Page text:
Original URL path: http://stm.sciencemag.org/content/7/303/303fs36.figures-only (2016-02-10)
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  • One health, one literature: Weaving together veterinary and medical research | Science Translational Medicine
    article Article usage Abstract Full PDF Sep 2015 4218 610 356 Oct 2015 125 20 37 Nov 2015 121 12 30 Dec 2015 161 27 44 Jan 2016 128 22 16 Feb 2016 30 1 1 View Full Text Science Translational Medicine Vol 7 Issue 303 02 September 2015 Table of Contents Article Tools Email Thank you for your interest in spreading the word about Science Translational Medicine NOTE We only request your email address so that the person you are recommending the page to knows that you wanted them to see it and that it is not junk mail We do not capture any email address Your Email Your Name Send To Enter multiple addresses on separate lines or separate them with commas You are going to email the following One health one literature Weaving together veterinary and medical research Message Subject Your Name has forwarded a page to you from Science Translational Medicine Message Body Your Name thought you would like to see this page from the Science Translational Medicine web site Your Personal Message Send Message Download Powerpoint Print Save to my folders User Name Password Remember my user name password Submit Alerts Please log in to add an alert for this article Username Enter your Sciencemag org username Password Enter the password that accompanies your username Log in Request Permissions Citation tools One health one literature Weaving together veterinary and medical research By Mary M Christopher Science Translational Medicine 02 Sep 2015 303fs36 Translating veterinary research to humans will require a one literature approach to break through species barriers in how we organize retrieve cite and publish in biomedicine Citation Manager Formats BibTeX Bookends EasyBib EndNote tagged EndNote 8 xml Medlars Mendeley Papers RefWorks Tagged Ref Manager RIS Zotero Share One health one literature Weaving together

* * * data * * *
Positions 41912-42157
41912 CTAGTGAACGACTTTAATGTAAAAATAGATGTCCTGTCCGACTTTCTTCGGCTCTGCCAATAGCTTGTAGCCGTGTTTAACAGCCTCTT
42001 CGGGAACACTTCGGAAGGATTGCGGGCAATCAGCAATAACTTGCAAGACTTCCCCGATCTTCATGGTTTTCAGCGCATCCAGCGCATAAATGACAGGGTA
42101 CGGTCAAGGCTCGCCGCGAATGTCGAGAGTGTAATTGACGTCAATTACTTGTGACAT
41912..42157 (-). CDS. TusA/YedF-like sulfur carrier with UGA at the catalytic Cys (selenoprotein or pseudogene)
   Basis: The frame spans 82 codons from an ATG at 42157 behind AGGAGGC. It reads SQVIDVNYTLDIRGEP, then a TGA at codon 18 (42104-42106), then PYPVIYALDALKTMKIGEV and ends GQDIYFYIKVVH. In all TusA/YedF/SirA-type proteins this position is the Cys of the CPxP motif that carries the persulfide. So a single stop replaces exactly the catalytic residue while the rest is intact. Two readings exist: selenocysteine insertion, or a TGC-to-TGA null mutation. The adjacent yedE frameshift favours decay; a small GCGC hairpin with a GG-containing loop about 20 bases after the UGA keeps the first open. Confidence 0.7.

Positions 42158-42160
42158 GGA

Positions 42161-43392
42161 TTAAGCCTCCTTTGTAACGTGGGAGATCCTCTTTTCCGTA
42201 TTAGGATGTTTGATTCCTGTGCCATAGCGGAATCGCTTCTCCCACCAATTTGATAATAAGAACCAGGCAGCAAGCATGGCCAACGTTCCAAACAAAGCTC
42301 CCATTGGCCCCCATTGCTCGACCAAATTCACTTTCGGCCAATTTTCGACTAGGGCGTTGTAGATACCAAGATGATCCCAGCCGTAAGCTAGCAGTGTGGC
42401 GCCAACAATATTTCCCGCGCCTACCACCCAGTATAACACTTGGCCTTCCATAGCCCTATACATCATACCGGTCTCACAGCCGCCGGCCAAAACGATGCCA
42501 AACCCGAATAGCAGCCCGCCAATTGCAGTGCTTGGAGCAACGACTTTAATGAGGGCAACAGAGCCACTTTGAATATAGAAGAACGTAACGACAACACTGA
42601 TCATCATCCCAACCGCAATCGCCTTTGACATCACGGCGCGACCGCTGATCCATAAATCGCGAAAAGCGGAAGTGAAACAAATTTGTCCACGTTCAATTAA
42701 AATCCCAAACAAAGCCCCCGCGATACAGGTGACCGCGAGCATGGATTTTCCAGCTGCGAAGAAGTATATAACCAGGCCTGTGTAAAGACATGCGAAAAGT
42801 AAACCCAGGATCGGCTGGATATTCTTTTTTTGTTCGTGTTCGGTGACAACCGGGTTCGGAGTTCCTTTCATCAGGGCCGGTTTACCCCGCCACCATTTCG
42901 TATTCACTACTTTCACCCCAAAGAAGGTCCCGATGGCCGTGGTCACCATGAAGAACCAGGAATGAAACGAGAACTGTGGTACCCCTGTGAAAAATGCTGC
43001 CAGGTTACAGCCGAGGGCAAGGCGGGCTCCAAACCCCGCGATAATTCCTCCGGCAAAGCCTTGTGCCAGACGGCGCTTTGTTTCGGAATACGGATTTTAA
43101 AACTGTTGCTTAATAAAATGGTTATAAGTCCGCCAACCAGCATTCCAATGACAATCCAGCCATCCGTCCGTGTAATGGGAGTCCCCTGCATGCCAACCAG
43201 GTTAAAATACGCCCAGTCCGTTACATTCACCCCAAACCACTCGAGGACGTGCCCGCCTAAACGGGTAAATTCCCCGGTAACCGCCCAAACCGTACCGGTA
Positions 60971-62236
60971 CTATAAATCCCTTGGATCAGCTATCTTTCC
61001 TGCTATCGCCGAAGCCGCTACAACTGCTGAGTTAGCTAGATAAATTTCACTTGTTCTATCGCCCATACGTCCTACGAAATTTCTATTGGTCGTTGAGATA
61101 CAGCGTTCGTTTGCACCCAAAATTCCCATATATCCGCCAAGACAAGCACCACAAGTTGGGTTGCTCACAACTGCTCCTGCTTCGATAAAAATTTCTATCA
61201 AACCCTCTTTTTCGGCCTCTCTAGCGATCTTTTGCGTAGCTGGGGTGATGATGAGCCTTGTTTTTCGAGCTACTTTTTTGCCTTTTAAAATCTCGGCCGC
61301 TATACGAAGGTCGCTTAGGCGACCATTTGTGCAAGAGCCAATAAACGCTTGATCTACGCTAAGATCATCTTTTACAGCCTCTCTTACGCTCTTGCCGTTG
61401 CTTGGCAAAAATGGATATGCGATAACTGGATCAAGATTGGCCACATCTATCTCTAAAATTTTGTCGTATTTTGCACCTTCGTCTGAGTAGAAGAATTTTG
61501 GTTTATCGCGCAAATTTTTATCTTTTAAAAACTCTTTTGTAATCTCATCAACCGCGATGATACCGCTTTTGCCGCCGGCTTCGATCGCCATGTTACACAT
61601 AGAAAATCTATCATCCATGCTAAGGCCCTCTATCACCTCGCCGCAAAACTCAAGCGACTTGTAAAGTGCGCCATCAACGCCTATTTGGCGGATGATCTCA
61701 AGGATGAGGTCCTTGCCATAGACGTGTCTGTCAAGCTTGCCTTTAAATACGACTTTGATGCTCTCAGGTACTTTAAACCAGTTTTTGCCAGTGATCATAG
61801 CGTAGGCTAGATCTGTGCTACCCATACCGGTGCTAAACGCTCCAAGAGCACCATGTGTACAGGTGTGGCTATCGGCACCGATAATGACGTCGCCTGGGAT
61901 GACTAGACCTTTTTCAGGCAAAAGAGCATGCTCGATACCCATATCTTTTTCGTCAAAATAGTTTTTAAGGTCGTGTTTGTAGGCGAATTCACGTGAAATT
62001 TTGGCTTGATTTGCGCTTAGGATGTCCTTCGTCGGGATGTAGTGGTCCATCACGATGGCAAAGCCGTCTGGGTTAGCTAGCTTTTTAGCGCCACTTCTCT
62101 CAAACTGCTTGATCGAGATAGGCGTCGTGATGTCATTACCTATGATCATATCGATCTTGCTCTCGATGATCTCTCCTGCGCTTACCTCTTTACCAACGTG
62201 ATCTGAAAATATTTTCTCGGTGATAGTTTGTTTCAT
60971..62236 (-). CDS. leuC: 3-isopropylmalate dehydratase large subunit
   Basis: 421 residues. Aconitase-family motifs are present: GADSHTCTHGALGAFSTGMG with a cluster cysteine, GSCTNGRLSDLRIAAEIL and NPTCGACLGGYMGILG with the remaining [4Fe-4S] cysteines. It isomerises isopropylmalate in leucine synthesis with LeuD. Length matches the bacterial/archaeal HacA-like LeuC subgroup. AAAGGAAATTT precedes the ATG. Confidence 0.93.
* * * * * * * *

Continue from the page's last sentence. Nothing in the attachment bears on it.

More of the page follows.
Original URL path: http://stm.sciencemag.org/content/7/303/303fs36.article-info (2016-02-10)
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  • One health, one literature: Weaving together veterinary and medical research | Science Translational Medicine
    or family name e g MacMoody Email Your email address e g higgs boson gmail com Role Occupation Your role and or occupation e g Orthopedic Surgeon Affiliation Your organization or institution if applicable e g Royal Free Hospital Add another contributor optional Statement of Competing Interests Competing interests Yes No Please describe the competing interests Highwire Comment Subject Apath Vertical Tabs Submit No eLetters have been published for this article View Full Text Science Translational Medicine Vol 7 Issue 303 02 September 2015 Table of Contents Article Tools Email Thank you for your interest in spreading the word about Science Translational Medicine NOTE We only request your email address so that the person you are recommending the page to knows that you wanted them to see it and that it is not junk mail We do not capture any email address Your Email Your Name Send To Enter multiple addresses on separate lines or separate them with commas You are going to email the following One health one literature Weaving together veterinary and medical research Message Subject Your Name has forwarded a page to you from Science Translational Medicine Message Body Your Name thought you would like to see this page from the Science Translational Medicine web site Your Personal Message Send Message Download Powerpoint Print Save to my folders User Name Password Remember my user name password Submit Alerts Please log in to add an alert for this article Username Enter your Sciencemag org username Password Enter the password that accompanies your username Log in Request Permissions Citation tools One health one literature Weaving together veterinary and medical research By Mary M Christopher Science Translational Medicine 02 Sep 2015 303fs36 Translating veterinary research to humans will require a one literature approach to break through species barriers in how